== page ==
work product privileges for documents produced to the Navajo
Nation pursuant to a third-party subpoena in the Court of
Federal Claims litigation.
The instant discovery dispute stems from a long and
complicated history of discovery disputes in the Court of
Federal Claims. In the course of the Court of Federal Claims
proceedings, the Navajo
Nation subpoenaed documents relating to the lease negotiations
of the 1980s from Peabody and from the coal customers, SCE and
SRP. In order to facilitate discovery, a Confidentiality and
Protective Order ("CAPO") was negotiated by the United States,
the Navajo Nation, Peabody, SRP and SCE. This CAPO was endorsed
by the Court of Federal Claims on February 12, 1996 and, in
paragraph 17, provides in full:
Neither Peabody, Salt River Project, or Southern
California Edison hereby waives its attorney-client
privilege or attorney work-product privilege with
respect to any document that might otherwise be
subject to disclosure pursuant to this Protective
Order. If Peabody, Salt River Project or Southern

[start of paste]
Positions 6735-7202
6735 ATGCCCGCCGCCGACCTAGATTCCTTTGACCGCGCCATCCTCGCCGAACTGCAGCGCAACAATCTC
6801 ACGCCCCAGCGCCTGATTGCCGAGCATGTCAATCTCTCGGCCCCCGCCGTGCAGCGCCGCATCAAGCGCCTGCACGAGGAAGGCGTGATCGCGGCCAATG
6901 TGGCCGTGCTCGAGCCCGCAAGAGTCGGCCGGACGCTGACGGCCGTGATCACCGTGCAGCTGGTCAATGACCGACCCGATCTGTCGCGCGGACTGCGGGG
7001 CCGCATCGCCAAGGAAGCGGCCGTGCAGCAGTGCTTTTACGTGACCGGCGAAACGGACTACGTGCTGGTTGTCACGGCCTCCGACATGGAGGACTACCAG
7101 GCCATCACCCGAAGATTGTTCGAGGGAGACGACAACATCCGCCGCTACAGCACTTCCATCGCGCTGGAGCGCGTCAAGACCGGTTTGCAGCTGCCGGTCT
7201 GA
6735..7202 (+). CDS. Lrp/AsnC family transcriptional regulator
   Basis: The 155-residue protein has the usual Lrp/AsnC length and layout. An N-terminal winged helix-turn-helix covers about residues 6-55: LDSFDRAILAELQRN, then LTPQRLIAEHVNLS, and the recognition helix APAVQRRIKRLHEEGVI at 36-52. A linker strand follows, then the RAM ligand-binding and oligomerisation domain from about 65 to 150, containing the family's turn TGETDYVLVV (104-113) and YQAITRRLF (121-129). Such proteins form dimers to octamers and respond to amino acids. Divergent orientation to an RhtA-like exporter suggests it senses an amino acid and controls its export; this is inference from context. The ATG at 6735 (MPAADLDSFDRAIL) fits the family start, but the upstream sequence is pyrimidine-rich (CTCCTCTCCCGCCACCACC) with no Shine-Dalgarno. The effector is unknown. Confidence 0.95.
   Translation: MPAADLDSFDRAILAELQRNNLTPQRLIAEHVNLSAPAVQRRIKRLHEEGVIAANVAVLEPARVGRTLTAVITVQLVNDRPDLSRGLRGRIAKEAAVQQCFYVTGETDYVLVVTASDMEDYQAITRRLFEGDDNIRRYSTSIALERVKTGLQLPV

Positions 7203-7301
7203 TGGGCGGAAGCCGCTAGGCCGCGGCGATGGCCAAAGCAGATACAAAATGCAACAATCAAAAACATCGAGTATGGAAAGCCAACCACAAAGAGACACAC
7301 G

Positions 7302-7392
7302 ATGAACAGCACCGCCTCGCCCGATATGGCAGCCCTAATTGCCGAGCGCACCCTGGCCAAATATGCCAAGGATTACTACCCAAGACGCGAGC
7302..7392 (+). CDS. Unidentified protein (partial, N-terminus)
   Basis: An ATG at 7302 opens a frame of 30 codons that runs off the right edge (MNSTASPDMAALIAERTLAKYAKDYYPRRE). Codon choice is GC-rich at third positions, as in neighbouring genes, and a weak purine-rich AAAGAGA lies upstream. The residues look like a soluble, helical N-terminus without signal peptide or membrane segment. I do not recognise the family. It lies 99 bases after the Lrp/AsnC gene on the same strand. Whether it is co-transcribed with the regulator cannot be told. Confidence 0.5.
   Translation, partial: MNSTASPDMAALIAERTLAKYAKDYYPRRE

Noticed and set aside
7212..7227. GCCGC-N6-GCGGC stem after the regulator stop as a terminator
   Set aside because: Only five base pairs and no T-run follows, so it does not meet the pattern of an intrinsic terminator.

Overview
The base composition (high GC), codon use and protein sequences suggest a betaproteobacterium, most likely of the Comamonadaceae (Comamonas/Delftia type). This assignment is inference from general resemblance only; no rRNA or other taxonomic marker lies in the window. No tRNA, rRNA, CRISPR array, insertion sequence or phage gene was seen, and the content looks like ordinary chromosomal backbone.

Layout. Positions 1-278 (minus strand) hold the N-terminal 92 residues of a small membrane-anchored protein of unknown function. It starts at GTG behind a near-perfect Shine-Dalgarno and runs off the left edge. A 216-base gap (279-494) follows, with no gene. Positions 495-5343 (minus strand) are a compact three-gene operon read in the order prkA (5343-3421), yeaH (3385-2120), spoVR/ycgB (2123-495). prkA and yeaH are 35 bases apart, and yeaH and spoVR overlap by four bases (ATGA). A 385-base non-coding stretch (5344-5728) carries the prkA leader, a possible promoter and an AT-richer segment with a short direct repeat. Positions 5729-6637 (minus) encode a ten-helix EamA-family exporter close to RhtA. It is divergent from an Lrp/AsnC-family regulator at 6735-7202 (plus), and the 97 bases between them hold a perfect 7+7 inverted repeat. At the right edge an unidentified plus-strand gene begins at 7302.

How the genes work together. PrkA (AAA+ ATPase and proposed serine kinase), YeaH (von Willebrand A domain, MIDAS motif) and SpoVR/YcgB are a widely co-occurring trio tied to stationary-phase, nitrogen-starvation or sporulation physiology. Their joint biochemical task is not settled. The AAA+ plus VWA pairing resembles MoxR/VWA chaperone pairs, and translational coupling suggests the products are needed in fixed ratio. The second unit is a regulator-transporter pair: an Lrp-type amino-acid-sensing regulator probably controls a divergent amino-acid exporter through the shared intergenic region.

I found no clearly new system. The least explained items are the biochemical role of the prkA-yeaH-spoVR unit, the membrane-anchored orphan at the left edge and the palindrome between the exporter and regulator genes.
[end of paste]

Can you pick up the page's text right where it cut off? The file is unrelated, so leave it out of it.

California Edison determines to claim such privilege,
it shall furnish the Navajo Nation and the United
States, no later than February 16, 1996, with a list
of those documents for which the privilege is
claimed, stating the author, all addressees and
recipients including those receiving or listed as
receiving copies, date and a general description of
all subjects raised or discussed in the document and
any attachments thereto for which the privilege is
claimed. Such description shall include sufficient
detail for the parties to evaluate the propriety of
the claim of privilege.
Peabody declined to produce numerous responsive documents on
the grounds that they were privileged or subject to work product
protection. Navajo Nation filed an opposed motion to compel
Peabody to produce these documents. At a hearing on the motion
in front of the Honorable Bohdan A. Futey of the Court of
Federal Claims, Peabody and Navajo Nation agreed, with the
approval of the Court, to production of the documents subject to
an agreement. The Court of Federal Claims subsequently described
the oral argument on the motion to compel:
At oral argument the parties agreed that Peabody
would release all nonprivileged documents presently
in dispute. . . . The Court warned that Peabody would
be permitted to assert privilege only by fully
describing the withheld documents and explaining how
they fit within the privilege claimed.
Navajo Nation v. United States, 46 Fed.Cl. 353, 355 (2000).